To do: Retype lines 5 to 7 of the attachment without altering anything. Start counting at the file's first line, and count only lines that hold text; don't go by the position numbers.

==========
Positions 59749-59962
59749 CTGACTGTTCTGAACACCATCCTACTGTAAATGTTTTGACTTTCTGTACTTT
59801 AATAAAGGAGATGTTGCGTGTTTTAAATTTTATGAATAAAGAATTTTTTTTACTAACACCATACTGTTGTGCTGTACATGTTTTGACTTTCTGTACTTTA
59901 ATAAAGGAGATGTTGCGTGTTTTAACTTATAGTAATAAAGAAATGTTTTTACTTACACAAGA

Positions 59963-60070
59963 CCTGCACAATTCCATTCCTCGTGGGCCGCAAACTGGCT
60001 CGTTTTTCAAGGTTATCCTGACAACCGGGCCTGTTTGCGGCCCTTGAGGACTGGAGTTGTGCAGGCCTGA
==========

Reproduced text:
Positions 59963-60070
59963 CCTGCACAATTCCATTCCTCGTGGGCCGCAAACTGGCT
60001 CGTTTTTCAAGGTTATCCTGACAACCGGGCCTGTTTGCGGCCCTTGAGGACTGGAGTTGTGCAGGCCTGA